In December 1999 the English Professional Footballer’s Association (PFA) lavished

£1.9 million on L.S. Lowry’s (1953) oil painting ‘Going to the Match’, depicting

football fans converging on Bolton Wanderers’ Burnden Park stadium (Figure

8.1). PFA Chief Executive Gordon Taylor opined how the painting represented

‘the heart and soul of the game and the anticipation of fans on their way to a

match’ (BBC News 1999). This iconic image provides an alluring, if romantic

glimpse back to a football world untainted by the excesses of the contemporary

game, a world where traditional values of community and loyalty are upheld,

where routines built up over generations would cumulate on the terraces at

3 p.m. each Saturday. Importantly, as Kelsall reminds us:

Burnden Park, like many early English football stadia, was located in an

inner-city working-class neighbourhood where many supporters lived and worked

(Giulianotti 1999). The style and design of these grounds was constrained by

their location, often found on small sites within rows of densely packed terraced

houses. These stadia appeared deceptively small from the outside, but their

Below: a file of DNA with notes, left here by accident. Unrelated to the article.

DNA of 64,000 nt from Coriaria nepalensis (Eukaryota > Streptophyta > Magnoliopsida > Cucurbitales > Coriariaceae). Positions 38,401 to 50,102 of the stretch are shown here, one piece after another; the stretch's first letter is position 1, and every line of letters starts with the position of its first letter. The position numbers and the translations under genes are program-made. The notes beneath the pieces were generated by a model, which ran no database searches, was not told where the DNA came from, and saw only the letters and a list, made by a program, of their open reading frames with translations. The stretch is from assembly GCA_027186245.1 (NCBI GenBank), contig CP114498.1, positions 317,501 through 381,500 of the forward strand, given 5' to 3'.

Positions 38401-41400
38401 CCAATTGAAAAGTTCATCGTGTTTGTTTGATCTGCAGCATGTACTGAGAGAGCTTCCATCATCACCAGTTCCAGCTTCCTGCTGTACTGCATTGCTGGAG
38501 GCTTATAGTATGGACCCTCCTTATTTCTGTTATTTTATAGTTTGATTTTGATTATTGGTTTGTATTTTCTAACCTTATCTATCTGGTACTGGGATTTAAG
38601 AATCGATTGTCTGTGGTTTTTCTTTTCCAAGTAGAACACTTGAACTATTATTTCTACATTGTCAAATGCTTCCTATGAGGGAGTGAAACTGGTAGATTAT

particular layout, comprising long straight tiered stands within several feet of

the playing area, combined with vertiginous standing terraces, enabled

huge numbers of people to enter and watch the game. Many were designed

by Scottish architect Archibald Leitch, and one of his designs, Manchester

City’s Maine Road stadium (1923), continues to hold the English club record

attendance of 84,569 set in a 1934 FA Cup game between the hosts and Stoke

City. These functional stadia, accommodating masses, predated the automobile

age and so possessed little parking space. For supporters, the experience of

‘going to the match’ focused upon surrounding sites and spaces, the pubs,

shops, take-aways, bookmakers, food-stands, alleyways and streets (Kelsall

2000). The match-day routines established in such landscapes over decades con-

jures a particular sensory landscape of affordances, spatial practices, perform-

ances and power, through which football supporters, street vendors, the police,

city authorities and others produced rhythms of fluctuating intensity and